‘Healing’ through the Arts: Notes on Methods and the Researcher’s Dilemma

Wednesday, 18 July 2018: 08:30
Oral Presentation
Nayanee BASU, San Diego State University, San Diego, California, USA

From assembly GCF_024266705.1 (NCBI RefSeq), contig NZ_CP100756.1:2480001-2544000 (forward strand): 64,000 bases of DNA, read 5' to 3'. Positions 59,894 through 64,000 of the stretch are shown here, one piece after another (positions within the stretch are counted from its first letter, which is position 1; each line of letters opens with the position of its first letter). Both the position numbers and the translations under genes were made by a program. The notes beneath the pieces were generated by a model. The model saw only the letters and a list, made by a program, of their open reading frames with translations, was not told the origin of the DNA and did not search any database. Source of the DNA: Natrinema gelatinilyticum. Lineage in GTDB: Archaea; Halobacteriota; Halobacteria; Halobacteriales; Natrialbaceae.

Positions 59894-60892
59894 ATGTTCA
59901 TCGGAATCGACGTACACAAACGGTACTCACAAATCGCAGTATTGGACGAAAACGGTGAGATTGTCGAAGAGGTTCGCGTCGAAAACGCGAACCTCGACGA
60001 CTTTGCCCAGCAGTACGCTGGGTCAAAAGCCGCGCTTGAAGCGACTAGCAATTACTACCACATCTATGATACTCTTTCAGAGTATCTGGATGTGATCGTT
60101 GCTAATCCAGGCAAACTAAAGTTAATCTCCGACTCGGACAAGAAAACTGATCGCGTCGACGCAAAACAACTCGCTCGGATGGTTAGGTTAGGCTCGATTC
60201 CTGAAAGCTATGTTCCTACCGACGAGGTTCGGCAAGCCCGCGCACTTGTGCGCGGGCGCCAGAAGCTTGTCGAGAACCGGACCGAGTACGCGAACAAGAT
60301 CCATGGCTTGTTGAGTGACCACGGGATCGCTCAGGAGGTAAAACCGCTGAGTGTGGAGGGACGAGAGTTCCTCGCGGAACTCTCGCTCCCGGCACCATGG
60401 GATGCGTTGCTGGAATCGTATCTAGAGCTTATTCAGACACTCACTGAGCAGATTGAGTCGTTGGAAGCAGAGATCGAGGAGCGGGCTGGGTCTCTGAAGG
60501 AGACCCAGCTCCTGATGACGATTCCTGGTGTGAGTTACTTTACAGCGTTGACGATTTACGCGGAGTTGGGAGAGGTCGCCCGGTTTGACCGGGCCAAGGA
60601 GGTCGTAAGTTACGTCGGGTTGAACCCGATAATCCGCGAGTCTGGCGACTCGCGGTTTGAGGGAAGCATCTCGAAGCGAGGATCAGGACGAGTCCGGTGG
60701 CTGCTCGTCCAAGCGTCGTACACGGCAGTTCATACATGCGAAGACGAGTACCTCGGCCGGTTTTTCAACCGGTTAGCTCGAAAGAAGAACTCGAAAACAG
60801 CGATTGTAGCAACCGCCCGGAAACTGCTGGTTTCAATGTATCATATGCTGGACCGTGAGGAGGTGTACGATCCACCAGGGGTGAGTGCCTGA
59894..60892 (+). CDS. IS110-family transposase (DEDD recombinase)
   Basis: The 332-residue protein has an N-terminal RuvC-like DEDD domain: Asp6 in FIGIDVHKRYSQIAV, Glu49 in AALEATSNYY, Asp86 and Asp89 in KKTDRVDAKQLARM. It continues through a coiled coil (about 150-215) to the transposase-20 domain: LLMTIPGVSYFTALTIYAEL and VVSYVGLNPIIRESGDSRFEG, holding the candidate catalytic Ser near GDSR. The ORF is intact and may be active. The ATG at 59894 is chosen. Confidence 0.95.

The paper attempts to look at how narrative interview and the ethnographic method of participant observation contribute to discern the reality of the field in qualitative sociological research as well as give rise to dilemma for the sociologist in creating a Rashoman effect when representing social phenomena that span across the level of the individual and that of the larger collective process as each remain enmeshed in the other. This is experienced while conducting a field-based research in West Bengal, eastern India where certain artist-activists belonging to the civil society enter into long-term workshop relationship with inmates of prisons and with survivors of (and those belonging to sections economically and socially vulnerable to) human trafficking. Digitally recorded on-site data from interviews, with both the artist-activists and their beneficiaries within select prisons and in the space of an NGO working with rehabilitation through art training of survivors and people vulnerable to trafficking, and field observational notes, form the primary data. Questions of interpretation of such data is deeply embedded in the relationship that these two data-collection methods have with each other and this is what I try to present through a discussion of the complexities that confront the researcher.